Guide to a New Era: The Chaperone and the Jazz Age

While working at my local indie bookstore, I picked up the ARC (Advanced Reader’s Copy)for The Chaperone by Laura Moriarty several times before I finally decided to take it home. ‘Downton Fever’, as I call the sudden interest in WWI and the early 1920s, has made me leery of new books about the period. Don’t get me wrong, I love Downton Abbey and several books from and set in that era, but I am always suspicious of media fads.

I decided to take it with me to New York to read if I could not sleep on my flights. As it turned out, I tore through the first 45 pages before they announced boarding for my first flight. Moriarty is a top-notch storyteller and kept me reading through both flights and my layover. Instead of taking a nap in my down time once I arrived, I was compelled to finish The Chaperone.

Cora Carlisle is, for all appearances, an average housewife in Wichita, KS. As the story opens, Cora hears through local gossip Mrs. Brooks needs a chaperone to accompany her daughter, Louise, to New York City while she attends a summer dance school. The word on the street is Louise will be nothing short of a nightmare to the unlucky soul who accompanies her. Despite this warning, Cora contacts the Brooks family and is hired on the spot.

In 1922, most women would have been forced to use great persuasion to convince their husbands to allow such a trip. Cora has something on her husband which allows her to essentially tell him she is going. The secret is not immediately divulged, but if you are like me you will figure it out before it is revealed.

From the moment the train pulls away from the station, Louise proves to be as unmanageable as predicted. Interlaced with her misadventures on the train, pieces of Cora’s personal history are slowly revealed, allowing the reader a glimpse behind her perfect facade.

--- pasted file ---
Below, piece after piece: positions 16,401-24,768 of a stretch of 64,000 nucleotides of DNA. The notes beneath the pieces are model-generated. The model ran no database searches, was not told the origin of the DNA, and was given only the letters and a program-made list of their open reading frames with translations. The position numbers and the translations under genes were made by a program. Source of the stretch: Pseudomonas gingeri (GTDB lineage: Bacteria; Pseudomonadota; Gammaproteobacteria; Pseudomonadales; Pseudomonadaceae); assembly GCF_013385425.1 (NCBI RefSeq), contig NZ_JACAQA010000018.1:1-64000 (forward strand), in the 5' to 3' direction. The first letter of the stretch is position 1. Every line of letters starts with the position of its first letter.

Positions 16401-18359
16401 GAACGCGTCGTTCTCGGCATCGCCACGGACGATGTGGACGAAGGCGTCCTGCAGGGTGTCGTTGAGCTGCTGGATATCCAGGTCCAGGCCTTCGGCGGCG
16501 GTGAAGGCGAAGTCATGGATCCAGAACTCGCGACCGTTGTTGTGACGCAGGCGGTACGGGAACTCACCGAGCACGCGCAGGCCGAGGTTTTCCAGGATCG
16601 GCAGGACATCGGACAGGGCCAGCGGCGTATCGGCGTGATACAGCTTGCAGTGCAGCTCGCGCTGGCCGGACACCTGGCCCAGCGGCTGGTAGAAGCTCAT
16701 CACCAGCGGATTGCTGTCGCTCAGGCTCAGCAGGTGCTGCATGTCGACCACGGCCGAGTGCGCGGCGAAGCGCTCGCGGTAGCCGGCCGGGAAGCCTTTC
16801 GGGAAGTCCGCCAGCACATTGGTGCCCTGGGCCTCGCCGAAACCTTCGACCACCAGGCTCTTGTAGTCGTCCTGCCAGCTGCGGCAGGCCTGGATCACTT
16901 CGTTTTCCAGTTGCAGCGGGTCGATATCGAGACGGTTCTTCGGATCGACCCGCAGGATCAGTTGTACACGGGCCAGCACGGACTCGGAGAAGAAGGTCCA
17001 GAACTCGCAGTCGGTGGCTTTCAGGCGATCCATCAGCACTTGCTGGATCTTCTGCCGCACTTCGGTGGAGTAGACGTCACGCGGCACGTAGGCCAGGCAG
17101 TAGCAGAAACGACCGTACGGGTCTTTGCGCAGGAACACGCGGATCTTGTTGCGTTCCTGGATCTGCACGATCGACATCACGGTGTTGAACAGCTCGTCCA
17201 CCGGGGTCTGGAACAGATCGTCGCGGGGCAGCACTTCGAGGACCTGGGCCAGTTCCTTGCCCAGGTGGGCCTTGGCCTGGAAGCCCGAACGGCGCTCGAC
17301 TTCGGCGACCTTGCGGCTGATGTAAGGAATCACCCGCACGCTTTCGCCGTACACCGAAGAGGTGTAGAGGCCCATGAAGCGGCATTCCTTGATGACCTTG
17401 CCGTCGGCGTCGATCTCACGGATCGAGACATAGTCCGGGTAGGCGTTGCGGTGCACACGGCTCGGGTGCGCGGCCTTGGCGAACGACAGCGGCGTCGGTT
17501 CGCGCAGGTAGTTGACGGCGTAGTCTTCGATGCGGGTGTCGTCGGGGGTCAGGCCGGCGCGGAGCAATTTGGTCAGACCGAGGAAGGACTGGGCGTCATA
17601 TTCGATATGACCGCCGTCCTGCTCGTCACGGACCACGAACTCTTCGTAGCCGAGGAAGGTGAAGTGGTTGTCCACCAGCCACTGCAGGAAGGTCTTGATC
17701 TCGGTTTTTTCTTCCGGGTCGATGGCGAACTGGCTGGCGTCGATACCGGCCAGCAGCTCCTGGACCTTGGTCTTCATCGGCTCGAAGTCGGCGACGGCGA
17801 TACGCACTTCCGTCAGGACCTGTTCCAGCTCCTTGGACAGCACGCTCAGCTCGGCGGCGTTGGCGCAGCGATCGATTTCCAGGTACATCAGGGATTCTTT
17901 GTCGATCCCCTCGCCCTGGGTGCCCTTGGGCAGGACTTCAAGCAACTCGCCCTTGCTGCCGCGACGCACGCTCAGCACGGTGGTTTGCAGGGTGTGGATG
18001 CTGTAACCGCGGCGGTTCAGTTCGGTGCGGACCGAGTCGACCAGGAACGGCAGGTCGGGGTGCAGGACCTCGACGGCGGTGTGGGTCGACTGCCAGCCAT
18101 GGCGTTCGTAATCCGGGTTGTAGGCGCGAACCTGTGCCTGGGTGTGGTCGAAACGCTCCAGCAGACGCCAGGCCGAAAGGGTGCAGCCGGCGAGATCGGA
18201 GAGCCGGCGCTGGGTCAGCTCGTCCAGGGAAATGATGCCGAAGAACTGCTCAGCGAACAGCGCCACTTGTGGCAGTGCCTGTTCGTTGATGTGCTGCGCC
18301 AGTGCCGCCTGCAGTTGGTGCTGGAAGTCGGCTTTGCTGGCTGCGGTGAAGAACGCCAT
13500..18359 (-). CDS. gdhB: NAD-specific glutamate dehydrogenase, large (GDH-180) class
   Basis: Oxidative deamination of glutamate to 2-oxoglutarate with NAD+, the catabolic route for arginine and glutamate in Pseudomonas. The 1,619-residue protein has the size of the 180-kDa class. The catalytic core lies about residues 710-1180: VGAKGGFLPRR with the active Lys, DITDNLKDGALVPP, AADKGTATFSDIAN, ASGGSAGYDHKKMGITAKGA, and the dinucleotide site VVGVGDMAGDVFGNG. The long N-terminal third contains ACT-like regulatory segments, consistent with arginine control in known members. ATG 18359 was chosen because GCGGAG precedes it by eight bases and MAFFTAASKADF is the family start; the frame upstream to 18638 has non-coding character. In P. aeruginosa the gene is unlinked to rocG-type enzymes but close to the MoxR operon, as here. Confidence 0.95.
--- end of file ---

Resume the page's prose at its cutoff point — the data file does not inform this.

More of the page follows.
On arrival in New York both women (though 15, Louise can hardly be described as anything else) doggedly pursue their goals- Louise to make the touring dance troupe, Cora to investigate her past. Along the way, Cora finds her blind adherence to societal norms challenged by what she discovers in New York, especially from her ward. The government crack down on bootleggers suddenly has a very human face. Concern over immodest hemlines pales in comparison to revelations of a far more lasciviousness threat in her own backyard. Black and white morals become far more gray.

By the end of the trip, both are successful in their pursuits and change their lives in unforeseen ways.

Wisely, Moriarty does not end the book there. With a new outlook on life, Cora returns to Wichita, but with bold plans for her future. Through brief glimpses and allusions, rather than lengthy narrative, a complete life takes form. Moriarty does not deprive the reader though. The choice moments tell more of who Cora becomes then a drawn out story could.

There are no edge of your seat dramatic moments in The Chaperone. That is not to say there are not revelations, joy, and tragedy, but Moriarty allows them to play out naturally. It was this pace which caused me pause at the end, trying to decide if I really liked the book or was just entertained by it. Upon reflection, I have to say, I really enjoyed it. The Chaperone is a good example of historical fiction done right, compelling female narrative, and just great writing.


2 responses to “Guide to a New Era: The Chaperone and the Jazz Age

  1. I definitely really enjoyed this book. I’ve mentioned it now on several posts (because I can’t help but want to talk about this book), but I really was fascinated watching Cora’s change. You know it had to have happened to plenty of women, but I’ve never read any books with the character undergoing such drastic changes while the world around her did as well. Plus, there were some really beautiful observations on life.

  2. At first I wished for more of a narrative for Cora’s life, but the highlights of highs and lows ultimately is what made me really appreciate this book. Cora’s transformation is handled expertly and I especially liked that some of the revelations about her come not just from the narration, but commentary and references by her grandchildren. What a wonderful way to see a person’s (or character’s) life than through future generations.

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